Note that you still need other backgrounds at some point, because characters can die relatively easily in this game. That means they should have the opportunity to roll up a new character with a quickness and get back into the flow. Writing up a new background on the fly would impede that. (Alternatively, use the optional rule to test luck when their stamina goes negative and you might reduce the lethality a little).


I have never seen an initiative system like this. It might be the most novel thing here.

Basically, you gather a pool of “tokens” (e.g. a bunch of poker chips, a stack of cards, etc.). Each player character gets two (they should be distinct from one another), and the NPCs get a sum of tokens from the Initiative stat of each of them (all the same as each other).

So if you have three PCs fighting a Cyclops (which has Initiative 3) and two Goblins (Initiative 1), then each PC gets two tokens and the enemies have five total. The pool also needs an “end of round” token.

Then the GM draws a token from the pool, and the corresponding character goes. If it’s an NPC token, then the GM decides which of them should act. They are encouraged to do what makes sense rather than abuse the system to the detriment of the game. Once they draw an “end of round” token, all tokens for surviving characters are returned to the pool and the process repeats.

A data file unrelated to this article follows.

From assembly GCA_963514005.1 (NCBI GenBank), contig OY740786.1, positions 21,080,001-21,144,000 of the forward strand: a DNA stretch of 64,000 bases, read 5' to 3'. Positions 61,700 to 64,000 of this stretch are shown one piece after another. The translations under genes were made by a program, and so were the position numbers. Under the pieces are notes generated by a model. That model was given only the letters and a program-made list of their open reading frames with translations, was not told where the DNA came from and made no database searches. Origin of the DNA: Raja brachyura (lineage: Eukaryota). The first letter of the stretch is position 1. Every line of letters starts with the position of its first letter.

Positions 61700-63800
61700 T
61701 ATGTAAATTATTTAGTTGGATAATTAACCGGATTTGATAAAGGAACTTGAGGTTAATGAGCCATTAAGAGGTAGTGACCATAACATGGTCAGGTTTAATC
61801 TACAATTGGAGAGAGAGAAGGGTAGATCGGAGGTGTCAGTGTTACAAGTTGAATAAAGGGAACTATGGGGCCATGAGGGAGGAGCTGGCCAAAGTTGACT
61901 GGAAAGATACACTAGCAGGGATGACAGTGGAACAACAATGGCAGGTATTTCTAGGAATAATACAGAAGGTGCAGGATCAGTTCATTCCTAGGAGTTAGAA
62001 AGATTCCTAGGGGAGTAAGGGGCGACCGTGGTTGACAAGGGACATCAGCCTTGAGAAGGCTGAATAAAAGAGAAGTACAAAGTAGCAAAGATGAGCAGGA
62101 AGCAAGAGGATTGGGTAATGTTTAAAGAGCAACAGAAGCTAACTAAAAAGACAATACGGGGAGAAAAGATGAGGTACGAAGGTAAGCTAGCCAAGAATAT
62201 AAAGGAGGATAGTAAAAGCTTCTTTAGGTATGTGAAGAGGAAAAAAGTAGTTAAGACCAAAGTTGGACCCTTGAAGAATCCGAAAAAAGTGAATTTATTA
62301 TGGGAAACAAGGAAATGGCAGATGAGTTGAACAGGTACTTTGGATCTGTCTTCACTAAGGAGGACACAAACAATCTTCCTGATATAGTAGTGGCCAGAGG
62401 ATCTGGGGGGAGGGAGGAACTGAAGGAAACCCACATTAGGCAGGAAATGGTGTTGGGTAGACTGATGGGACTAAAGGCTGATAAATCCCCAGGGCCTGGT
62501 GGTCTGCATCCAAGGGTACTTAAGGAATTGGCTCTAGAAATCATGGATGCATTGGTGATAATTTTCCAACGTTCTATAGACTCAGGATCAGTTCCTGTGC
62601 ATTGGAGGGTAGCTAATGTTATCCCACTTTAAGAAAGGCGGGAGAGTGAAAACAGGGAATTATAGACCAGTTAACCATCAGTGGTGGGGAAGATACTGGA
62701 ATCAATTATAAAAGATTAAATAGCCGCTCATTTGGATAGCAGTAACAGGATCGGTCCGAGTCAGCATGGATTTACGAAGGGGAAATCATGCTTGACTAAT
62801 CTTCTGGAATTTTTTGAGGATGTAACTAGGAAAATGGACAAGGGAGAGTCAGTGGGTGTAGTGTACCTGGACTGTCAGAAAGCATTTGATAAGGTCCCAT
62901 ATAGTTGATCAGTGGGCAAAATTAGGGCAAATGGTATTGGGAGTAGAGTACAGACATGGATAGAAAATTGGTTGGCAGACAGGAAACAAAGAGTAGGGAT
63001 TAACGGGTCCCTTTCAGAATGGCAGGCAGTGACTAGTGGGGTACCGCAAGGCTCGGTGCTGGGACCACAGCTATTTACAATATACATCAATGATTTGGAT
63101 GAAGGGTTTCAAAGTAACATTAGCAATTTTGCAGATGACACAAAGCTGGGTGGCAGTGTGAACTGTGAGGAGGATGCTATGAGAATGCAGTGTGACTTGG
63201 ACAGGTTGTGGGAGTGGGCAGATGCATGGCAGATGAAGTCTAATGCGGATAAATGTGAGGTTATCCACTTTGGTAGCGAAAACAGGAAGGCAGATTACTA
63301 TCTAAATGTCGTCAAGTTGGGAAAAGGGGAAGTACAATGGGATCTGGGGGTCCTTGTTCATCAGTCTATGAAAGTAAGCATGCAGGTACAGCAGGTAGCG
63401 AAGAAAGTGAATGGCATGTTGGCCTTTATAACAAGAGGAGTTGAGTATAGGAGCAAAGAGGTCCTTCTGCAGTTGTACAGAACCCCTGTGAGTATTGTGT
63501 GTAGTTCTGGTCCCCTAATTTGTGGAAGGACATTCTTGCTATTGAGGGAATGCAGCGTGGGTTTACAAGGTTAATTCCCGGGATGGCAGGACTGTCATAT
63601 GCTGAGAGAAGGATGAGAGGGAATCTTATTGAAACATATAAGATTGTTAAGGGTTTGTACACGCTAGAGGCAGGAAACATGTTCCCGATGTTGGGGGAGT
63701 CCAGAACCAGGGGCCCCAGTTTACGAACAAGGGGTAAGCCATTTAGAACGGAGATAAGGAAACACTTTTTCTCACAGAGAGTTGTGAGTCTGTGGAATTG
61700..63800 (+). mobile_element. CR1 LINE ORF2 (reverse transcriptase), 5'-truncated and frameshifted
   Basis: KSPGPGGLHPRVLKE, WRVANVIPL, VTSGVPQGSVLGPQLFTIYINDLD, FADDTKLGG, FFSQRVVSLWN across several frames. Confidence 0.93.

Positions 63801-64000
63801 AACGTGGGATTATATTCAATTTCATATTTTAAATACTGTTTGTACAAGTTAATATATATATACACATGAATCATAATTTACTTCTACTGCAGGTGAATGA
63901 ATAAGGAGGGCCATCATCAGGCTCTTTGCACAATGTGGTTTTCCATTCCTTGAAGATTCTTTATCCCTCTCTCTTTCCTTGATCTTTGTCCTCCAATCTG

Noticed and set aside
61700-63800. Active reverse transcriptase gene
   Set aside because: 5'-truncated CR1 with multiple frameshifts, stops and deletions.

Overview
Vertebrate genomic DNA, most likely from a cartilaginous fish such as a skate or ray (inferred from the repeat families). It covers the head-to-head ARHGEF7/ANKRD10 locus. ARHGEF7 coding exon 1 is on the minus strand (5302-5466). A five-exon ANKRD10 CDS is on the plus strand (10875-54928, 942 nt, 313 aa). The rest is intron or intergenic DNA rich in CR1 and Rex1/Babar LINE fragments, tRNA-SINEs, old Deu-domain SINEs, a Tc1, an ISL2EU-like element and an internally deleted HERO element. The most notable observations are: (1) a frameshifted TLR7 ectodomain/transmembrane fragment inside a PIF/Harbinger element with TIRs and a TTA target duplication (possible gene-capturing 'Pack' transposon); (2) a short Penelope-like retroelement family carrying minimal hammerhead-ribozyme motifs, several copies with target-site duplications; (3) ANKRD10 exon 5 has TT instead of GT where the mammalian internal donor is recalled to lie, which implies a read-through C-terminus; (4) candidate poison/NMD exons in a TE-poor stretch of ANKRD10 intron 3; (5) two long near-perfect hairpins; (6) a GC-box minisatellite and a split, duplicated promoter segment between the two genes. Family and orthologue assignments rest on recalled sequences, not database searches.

The system doesn’t model the quickness of each character but instead their decisiveness:

The goblins have few Tokens because they are cowardly, not because they are slow; the dragon has many because it knows exactly what it wants, not because it is fast.

p. 43

This sounds fascinatingly chaotic to me. It keeps each player engaged to see whether they go next or whether whatever pseudo RNG the group uses passes them by. In a sub-genre too often obsessed with doing things the way that they have always been done, the Troika! initiative system boldly tries something drastically new and different. With a simple stat addition to your monsters, you could use this in whatever OSR game you like without breaking much.


I nearly skipped over this part of the rules because most games do things more or less the same, with maybe some abstractions like a usage die or abstract equipment tokens. That would have been a mistake.